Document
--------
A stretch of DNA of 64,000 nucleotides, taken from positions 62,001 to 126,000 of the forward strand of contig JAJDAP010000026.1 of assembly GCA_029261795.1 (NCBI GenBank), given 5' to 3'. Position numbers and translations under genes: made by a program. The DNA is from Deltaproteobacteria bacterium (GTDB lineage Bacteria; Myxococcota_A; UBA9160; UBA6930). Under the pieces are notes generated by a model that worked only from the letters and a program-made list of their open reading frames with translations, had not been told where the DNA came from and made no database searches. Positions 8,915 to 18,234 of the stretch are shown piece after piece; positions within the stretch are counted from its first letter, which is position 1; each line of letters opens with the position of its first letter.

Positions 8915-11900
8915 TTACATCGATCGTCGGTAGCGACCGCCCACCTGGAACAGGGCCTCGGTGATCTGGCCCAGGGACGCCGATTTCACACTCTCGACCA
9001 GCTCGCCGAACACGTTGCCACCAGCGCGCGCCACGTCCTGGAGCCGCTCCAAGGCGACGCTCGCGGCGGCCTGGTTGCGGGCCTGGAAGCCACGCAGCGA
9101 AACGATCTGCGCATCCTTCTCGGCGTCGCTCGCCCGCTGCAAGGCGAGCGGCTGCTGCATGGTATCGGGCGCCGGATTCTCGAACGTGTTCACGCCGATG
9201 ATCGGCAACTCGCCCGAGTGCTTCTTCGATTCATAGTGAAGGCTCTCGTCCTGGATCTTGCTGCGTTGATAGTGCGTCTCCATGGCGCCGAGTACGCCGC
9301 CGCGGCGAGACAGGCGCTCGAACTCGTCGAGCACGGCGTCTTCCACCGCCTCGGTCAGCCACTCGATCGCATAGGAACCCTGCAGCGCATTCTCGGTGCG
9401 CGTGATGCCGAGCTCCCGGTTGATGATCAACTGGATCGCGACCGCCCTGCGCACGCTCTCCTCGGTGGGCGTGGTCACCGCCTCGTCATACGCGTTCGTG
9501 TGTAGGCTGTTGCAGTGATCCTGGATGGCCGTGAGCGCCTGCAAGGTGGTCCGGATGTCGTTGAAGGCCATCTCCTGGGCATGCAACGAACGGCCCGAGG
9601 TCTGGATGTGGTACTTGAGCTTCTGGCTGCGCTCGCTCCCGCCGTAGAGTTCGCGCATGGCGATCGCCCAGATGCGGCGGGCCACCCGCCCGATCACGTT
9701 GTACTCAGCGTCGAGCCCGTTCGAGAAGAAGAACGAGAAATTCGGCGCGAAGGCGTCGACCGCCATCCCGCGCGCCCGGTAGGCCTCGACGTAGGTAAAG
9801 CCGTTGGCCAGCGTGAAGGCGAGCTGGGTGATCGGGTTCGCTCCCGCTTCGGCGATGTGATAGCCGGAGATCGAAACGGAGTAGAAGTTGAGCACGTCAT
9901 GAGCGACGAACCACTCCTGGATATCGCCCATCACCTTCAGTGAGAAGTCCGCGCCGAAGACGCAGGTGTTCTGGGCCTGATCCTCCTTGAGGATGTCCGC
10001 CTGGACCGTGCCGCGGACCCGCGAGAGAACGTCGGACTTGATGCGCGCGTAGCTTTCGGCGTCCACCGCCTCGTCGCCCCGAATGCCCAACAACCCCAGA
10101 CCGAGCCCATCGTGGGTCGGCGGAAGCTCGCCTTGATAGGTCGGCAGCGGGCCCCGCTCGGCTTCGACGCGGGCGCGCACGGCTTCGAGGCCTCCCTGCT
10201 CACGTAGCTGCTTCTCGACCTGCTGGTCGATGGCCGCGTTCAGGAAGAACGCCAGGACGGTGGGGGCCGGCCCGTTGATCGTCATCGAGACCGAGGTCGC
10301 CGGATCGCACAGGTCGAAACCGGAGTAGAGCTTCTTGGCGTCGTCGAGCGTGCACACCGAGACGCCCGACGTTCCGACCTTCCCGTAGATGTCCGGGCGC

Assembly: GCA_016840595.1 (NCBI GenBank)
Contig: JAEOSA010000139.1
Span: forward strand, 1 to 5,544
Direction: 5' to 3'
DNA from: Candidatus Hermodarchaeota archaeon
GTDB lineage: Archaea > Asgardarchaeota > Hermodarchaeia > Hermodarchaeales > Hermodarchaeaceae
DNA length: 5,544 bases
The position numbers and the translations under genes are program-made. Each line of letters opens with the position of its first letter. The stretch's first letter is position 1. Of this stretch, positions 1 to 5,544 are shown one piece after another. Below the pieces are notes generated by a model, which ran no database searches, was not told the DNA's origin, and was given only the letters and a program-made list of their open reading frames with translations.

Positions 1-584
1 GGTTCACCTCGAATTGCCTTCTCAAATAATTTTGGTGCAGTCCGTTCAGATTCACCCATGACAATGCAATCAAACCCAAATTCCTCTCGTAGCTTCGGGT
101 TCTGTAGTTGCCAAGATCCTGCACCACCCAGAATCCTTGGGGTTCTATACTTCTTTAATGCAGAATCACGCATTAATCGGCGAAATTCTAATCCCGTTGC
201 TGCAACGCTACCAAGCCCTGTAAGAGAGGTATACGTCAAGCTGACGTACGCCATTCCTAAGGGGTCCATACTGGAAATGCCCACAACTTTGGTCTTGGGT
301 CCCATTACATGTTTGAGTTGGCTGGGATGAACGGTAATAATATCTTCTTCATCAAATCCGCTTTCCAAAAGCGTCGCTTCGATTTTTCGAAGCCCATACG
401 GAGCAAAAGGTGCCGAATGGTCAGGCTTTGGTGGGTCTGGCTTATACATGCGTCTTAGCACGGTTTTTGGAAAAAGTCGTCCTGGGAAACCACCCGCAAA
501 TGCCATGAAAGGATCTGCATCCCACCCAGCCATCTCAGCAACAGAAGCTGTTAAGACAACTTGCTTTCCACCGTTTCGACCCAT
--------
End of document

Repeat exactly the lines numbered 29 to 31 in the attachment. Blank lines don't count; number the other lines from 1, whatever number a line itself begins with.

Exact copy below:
201 TGCAACGCTACCAAGCCCTGTAAGAGAGGTATACGTCAAGCTGACGTACGCCATTCCTAAGGGGTCCATACTGGAAATGCCCACAACTTTGGTCTTGGGT
301 CCCATTACATGTTTGAGTTGGCTGGGATGAACGGTAATAATATCTTCTTCATCAAATCCGCTTTCCAAAAGCGTCGCTTCGATTTTTCGAAGCCCATACG
401 GAGCAAAAGGTGCCGAATGGTCAGGCTTTGGTGGGTCTGGCTTATACATGCGTCTTAGCACGGTTTTTGGAAAAAGTCGTCCTGGGAAACCACCCGCAAA